Your Lease Options When Renting Property

Following the recession, mortgage lenders have tightened their belts and are no longer ready to lend to people whom do not have considerable deposits and secure incomes. This has meant that many people ready to step on the property ladder have delayed and instead chosen to rent a property.

The following is some basic information regarding different tenancy agreements and how taking legal advice at the start of your lease can save you money in the future.

Different tenancies

There are three common types of tenancy agreement:

1. Assured tenancy ('AT') - this is a longer-term arrangement in which, if you comply with the conditions of the tenancy there is no reason it cannot continually be extended. They are normally given by local authorities and the housing association, but private landlords can also do so.

2. Assured shorthold tenancy ('AST') - these are often give for a period of 6 months and no renewal is guaranteed after this.

Nevertheless, if a landlord wishes to evict you from your property you are protected under the Housing Act 1988 and they are unable to do without a court order. ASTs are usually provided by private landlords.

3. Company letting agreement ('CLA') - an arrangement where a dwelling property is let to a tenant company

Your tenancy agreement

Even though there is no legal requirement, a tenancy agreement should always be in writing. The agreement will document the terms and conditions under which the landlord is happy to receive rent payment in return for you residing in the property. It is an important legal agreement and should be drafted with care so that you can feel secure in your rented property for a long period of time.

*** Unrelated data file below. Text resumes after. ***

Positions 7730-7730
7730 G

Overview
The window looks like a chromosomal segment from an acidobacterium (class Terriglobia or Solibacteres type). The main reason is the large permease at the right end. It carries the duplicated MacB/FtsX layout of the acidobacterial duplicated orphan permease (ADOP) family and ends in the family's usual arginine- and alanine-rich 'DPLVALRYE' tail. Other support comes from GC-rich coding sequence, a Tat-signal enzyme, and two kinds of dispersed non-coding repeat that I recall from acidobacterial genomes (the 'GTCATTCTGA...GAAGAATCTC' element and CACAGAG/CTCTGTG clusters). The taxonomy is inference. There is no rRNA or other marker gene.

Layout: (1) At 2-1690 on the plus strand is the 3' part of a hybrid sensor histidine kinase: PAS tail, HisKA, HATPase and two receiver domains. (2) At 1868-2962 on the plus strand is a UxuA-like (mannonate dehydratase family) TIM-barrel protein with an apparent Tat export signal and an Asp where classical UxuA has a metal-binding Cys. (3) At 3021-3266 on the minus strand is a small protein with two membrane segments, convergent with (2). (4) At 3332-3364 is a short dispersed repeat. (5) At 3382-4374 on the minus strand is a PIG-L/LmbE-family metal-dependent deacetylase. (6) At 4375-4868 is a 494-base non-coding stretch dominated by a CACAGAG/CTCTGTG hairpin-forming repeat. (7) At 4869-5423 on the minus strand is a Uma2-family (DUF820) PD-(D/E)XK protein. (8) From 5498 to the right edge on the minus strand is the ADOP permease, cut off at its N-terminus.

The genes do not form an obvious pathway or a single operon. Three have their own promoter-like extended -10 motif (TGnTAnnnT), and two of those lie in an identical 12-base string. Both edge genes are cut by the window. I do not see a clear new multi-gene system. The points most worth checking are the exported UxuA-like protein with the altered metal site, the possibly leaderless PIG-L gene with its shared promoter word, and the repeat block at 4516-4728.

Numerous tenants start their tenancy without having properly negotiated the terms properly, this then inevitably leads to disputes in the future.

It you speak to a specialist solicitor in the early stages it should help prevent any issues arising in the future. Experienced solicitors which specialise in this area are often able to recommend changes to your tenancy agreement which will help protect your interests. If you are taking out an tenancy with a local authority (as mentioned above with ATs) then it is more likely that you will just need a solicitor to quickly read through the lease agreement on your behalf.

Tenancy agreements which are put together by private landlords may not have the same protection woven in for tenants. Your specialised solicitor will help get rid of these before you start your tenancy.

A specialist solicitor should also be able to provide you with specific advice regarding deposit money paid, access issues and maintenance / service charges.

When seeking a specialist landlord and tenant solicitor use the Internet to look at their website and ensure that they have a team dedicated to this type of work. It is often a good idea to drop one of the solicitors an email and get a quote for looking at a lease agreement. Imagine how much money you will be saving by having your agreement legally checked now rather than fighting a legal dispute against your landlord in the future.

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